protected override void Update(GameTime gameTime)
{
_mouseState = Mouse.GetState();                                 //get the current mouse state

_mousePosition = new Vector2(_mouseState.X, _mouseState.Y);     //get the target (the mouse cursor)
_arrowDirection = (Vector2)_mousePosition - _arrowposition;     //get the direction from arrow to cursor

//make the vector a length of 1 but keep direction
_arrowDirection.Normalize();

//for rotating the arrow texture correct (PNG with arrow pointing up)

//if left mousebutton is clicked and the distance is larger than half of the arrow sprite's width:
if (_mouseState.LeftButton == ButtonState.Pressed && Vector2.Distance(_mousePosition, _arrowposition) > 64)
{
//move the arrow sprite
_arrowposition += _arrowDirection * (float)gameTime.ElapsedGameTime.TotalMilliseconds / 5;
}

base.Update(gameTime);
}

Drawing the image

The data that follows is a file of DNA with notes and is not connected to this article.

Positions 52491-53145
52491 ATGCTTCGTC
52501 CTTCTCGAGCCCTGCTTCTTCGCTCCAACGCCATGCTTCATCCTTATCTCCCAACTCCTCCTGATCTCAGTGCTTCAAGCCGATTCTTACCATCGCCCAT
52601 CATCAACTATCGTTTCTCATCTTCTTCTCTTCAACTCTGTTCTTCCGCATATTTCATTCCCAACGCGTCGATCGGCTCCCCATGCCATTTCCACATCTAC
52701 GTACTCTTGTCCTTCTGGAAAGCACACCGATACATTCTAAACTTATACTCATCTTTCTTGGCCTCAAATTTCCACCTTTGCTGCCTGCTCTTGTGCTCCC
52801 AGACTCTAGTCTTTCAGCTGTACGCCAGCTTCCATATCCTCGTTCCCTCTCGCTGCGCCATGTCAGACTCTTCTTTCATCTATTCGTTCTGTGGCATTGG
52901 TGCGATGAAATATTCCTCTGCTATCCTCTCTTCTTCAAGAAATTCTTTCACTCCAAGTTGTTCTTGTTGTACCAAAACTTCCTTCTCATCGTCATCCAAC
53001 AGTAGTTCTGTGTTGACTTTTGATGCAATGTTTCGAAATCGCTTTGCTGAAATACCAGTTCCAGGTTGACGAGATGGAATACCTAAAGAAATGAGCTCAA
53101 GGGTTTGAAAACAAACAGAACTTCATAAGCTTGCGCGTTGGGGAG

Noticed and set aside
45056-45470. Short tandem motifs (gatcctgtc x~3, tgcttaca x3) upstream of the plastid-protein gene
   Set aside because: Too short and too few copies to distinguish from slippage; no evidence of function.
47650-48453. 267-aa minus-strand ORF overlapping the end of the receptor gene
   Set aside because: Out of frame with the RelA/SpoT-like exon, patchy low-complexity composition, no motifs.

For easy drawing, with the correct rotation in your game, it is necessary to have the image you want to use pointing upwards, as this is 0 degrees radian in XNA as you saw above in the chapter "How the XNA radians differ from the ones you have heard about in geometry".

So if you want a missile to chase someone, or a zombie to face somebody - find or create an image where it is facing up! Like this: Here is the Draw() method from the sample application.

protected override void Draw(GameTime gameTime)
{
GraphicsDevice.Clear(Color.Navy);   //darkblue background
spriteBatch.Begin();                //begin drawing

//draw the arrow image (PNG 128x128 pixels) rotated around the center
spriteBatch.Draw(_arrow                     //the arrow texture